On Sunday, the SEC announced that it was sticking with an eight-game conference schedule, all but assuring that the ACC will vote on doing the same. Howevah, with the introduction of a new strength-of-schedule component, SEC programs will need to schedule at least one major conference program (or Notre Dame) every season starting in 2016. Gotta make up for that lost TV inventory that a ninth conference game represents somehow ...
Of course, the SEC doesn't need to schedule ACC teams. But as the only major conference likely to stick to eight conference games -- especially in light of the conference's scheduling arrangement with Notre Dame -- teams in the ACC and Notre Dame remain the most viable options in terms of satisfying this new scheduling dictum. The SEC stopped short of a formal 8+1 scheduling agreement with the ACC, but for all intents and purposes, the ACC will be the first port of call for SEC programs.
Four of the SEC's 14 programs -- Florida, Georgia, Kentucky and South Carolina -- are set, so long as they continue their annual rivalry games against in-state ACC opponents Florida State, Georgia Tech, Louisville and Clemson, respectively. But that leaves 10 SEC programs looking for non-conference games against major conference programs.
Unfortunately, Boston College likely is NOT at the top of any SEC athletic directors list. BC would likely want a home-and-home, and I'm not sure how many SEC programs will sign up for playing in a small-ish, outdoor stadium in the "cold" (even if its going to be played in September) against a program which they share little to no history with; one that's been VERY good at home over the last decade plus -- 64-25 (.719) at home since 2000.
Still, if an SEC program that doesn't already have an annual rivalry game against an ACC opponent is looking for a home-and-home, here are some of the Eagles' top options:
Tennessee Volunteers (10 meetings all-time, 2-8 BC): The Volunteers are the one SEC program that Boston College has faced more than a handful of times, so the two programs share a bit of history. That shared history goes back to BC's 1941 Sugar Bowl 19-13 victory over Tennessee to cap off the Eagles' perfect 1940 season. Tennessee is also the last current SEC program to ink a non-conference home-and-home with Boston College (1987-88). BC rarely, if ever, pulls recruits out of Tennessee, but it's one of the few states near the ACC's geographic footprint that the program rarely gets to outside of the occasional Music City Bowl appearance. BC's athletic director and head coach both have #MACtion roots, as does Tennessee head coach Butch Jones. Win win?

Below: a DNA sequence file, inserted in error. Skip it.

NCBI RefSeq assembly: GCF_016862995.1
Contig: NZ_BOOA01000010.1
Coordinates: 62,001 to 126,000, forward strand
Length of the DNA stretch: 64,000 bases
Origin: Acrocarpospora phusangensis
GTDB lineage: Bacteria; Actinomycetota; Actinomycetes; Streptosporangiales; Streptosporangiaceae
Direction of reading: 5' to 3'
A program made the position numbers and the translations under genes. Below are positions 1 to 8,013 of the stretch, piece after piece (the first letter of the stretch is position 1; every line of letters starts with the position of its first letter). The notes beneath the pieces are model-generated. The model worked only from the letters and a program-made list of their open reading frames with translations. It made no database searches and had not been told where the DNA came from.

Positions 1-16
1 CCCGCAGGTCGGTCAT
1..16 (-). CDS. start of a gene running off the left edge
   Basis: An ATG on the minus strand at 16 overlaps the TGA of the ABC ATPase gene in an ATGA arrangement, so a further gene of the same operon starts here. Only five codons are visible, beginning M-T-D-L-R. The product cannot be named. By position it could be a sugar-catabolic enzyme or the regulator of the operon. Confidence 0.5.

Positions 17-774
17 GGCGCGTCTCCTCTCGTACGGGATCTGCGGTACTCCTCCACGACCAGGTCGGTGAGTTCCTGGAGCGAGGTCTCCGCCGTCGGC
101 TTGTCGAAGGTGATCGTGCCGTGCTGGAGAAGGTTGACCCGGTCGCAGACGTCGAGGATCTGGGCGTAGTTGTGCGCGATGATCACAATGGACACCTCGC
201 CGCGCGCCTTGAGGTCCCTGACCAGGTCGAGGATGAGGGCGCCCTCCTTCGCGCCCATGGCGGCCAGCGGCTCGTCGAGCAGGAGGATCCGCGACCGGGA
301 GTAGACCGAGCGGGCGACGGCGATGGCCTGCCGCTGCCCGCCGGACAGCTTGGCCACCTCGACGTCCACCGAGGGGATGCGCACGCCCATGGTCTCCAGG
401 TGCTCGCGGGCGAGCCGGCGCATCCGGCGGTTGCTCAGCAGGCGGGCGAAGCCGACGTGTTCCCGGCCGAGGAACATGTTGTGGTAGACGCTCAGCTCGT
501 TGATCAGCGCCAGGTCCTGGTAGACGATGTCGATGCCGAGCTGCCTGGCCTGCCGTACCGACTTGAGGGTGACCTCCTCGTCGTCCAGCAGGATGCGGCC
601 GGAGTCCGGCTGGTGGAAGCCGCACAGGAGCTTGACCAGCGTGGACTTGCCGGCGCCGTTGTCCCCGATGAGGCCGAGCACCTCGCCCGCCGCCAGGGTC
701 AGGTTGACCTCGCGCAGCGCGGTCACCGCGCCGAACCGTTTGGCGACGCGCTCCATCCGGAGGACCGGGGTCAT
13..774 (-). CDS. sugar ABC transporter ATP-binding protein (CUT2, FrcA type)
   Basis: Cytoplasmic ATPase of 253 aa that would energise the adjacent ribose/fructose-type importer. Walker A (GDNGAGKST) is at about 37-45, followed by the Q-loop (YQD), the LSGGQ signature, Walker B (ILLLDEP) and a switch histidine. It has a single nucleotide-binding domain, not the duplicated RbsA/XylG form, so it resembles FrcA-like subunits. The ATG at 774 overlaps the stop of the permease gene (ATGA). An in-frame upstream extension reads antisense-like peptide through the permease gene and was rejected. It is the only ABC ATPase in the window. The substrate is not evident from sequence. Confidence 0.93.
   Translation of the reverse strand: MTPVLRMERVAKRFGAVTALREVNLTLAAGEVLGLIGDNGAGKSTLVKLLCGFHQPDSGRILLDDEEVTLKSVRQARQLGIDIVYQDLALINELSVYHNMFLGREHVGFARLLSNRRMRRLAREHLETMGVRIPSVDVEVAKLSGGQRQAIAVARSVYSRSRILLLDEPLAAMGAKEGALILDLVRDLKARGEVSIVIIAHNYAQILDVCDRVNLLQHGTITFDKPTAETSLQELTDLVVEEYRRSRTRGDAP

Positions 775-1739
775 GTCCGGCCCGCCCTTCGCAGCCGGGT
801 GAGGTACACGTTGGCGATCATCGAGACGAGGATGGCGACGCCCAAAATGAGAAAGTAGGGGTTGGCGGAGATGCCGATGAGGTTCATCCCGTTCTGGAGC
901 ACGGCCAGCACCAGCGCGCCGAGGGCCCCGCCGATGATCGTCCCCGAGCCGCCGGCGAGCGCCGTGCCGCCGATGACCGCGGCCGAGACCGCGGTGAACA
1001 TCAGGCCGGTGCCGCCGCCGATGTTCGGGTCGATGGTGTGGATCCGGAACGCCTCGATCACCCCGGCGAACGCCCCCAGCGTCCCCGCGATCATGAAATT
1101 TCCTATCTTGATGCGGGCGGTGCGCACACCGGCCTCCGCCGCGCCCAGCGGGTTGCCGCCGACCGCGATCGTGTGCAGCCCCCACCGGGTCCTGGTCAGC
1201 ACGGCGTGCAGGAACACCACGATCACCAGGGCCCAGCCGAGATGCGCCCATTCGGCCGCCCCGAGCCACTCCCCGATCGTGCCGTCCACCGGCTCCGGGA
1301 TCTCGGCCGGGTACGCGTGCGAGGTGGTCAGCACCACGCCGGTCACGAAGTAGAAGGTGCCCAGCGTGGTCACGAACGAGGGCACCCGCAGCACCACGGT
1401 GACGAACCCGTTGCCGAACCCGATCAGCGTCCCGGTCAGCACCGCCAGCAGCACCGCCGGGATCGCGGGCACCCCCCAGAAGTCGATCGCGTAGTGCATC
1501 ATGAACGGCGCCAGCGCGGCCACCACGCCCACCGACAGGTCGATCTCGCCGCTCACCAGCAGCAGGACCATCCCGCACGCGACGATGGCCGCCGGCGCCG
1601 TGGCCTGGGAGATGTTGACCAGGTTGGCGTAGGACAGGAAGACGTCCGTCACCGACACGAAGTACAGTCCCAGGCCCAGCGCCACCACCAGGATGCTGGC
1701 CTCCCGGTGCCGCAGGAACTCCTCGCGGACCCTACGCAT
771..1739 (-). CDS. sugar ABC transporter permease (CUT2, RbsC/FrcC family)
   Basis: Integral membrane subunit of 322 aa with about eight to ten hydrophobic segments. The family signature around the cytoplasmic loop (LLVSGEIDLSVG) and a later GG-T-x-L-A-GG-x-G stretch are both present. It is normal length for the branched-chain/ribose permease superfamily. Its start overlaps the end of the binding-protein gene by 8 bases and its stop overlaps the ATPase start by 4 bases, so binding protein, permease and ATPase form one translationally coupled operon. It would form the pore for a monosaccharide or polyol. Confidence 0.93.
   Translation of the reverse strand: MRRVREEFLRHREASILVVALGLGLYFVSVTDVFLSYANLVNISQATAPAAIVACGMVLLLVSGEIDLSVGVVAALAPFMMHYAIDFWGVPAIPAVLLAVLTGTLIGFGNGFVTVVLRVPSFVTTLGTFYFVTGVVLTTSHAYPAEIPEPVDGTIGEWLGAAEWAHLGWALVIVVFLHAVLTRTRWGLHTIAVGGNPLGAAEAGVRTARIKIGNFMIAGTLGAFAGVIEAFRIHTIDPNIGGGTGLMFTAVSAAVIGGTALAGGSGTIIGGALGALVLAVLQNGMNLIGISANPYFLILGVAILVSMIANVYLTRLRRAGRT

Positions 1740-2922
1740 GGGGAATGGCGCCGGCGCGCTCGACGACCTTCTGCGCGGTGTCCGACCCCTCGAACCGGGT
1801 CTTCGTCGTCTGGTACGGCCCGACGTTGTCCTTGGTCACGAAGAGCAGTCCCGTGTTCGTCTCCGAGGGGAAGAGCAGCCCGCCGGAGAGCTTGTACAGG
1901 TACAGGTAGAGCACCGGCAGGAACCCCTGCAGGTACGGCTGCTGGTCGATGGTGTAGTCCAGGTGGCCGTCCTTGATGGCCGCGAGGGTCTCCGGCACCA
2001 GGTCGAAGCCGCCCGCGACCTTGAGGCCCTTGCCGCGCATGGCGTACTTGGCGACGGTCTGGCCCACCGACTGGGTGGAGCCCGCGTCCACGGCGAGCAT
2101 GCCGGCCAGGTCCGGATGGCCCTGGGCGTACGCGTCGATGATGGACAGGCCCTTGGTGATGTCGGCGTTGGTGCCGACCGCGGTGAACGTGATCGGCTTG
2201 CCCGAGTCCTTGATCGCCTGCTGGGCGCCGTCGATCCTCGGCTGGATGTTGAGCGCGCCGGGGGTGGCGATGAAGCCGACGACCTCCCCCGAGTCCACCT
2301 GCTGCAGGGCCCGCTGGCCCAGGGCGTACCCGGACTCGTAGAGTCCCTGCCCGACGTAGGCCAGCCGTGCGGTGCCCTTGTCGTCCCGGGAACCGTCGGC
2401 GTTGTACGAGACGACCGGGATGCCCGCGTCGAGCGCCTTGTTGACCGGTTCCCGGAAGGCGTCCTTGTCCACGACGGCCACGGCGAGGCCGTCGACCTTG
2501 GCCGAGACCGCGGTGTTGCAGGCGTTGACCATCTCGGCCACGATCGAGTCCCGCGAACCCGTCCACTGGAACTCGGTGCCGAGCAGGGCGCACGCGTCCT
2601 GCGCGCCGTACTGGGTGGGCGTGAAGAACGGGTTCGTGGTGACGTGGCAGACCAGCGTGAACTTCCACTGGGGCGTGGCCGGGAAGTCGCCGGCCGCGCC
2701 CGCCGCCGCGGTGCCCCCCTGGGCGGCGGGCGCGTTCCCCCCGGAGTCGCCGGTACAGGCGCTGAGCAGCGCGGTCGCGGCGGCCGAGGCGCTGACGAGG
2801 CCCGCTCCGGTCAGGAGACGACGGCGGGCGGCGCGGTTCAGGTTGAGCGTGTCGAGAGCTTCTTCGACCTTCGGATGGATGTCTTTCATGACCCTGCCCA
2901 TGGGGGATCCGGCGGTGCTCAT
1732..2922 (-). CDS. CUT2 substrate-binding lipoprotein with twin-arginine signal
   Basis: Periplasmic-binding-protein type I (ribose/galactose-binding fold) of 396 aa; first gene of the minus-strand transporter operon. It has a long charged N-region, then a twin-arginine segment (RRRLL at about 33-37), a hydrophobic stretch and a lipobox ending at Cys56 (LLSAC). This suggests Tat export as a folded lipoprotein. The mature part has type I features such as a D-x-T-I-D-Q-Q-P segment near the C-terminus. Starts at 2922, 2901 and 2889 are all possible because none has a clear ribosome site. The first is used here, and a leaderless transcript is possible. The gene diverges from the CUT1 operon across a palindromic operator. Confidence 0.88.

Vanderbilt Commodores (3 meetings, 2-1 BC): Boston College has won both regular season meetings against the Commodores. Nevermind that both came during the Kennedy administration. And who doesn't want payback for the 'Dores inexplicable Music City Bowl victory over Boston College in 2008? Like BC, Vanderbilt is a fine academic institution playing in a major market (Nashville). If the Wake Forest-Vanderbilt series was still active, the Commodores would likely be out. As it stands, Vandy is one of the few SEC schools that represent some sort of fit with BC in terms of inking non-conference scheduling deals.
One factor likely holding up a possible BC-Vanderbilt series is the fact that the 'Dores just played in Massachusetts this past season (@ UMass) and return to Foxboro for another game against the Minutemen in 2018. Assuming that UMass is still a member of Division I-A.
Texas A&M Aggies (4 meetings all-time, 3-1 BC): The Eagles and Aggies have met on the gridiron four times previously, but none as recently as 1982. I was 9-months-old. If the A&M-Texas Cold War continues, why not head down to College Station for a game and host the Aggies on the return trip? Boston College hasn't pulled a recruit out of Texas since, like, 2008. What better way to kickstart a Texas recruiting pipeline than a home-and-home with the Aggies?
Ole Miss Rebels (4 meetings all-time, 0-3-1 BC): Apparently Boston College has never defeated the Rebels of Ole Miss. Sure, the two programs haven't met since 1951, but whatevs. Have you ever tailgated in the Grove? No? Well then, this is a no-brainer. Mississippi and Mississippi State are apparently the two SEC schools that have ducked scheduling BCS AQ opponents the most since 2008, so let's remedy this situation as soon as possible.
Alabama Crimson Tide (4 meetings all-time, 3-1 BC): Death sentence? Hardly. Apparently Boston College has a winning record against the Crimson Tide, so that's a thing. That's something that a one-off meeting can't even take away from the Eagles!
So what other SEC programs? Boston College has only ever played Auburn (3 games), Florida and LSU (2 games) and Kentucky (1 game) in program history and has yet to face Arkansas, Mississippi State, Missouri or South Carolina. But there's a first time for everything, right? What SEC programs would you like to see on a future Boston College football schedule?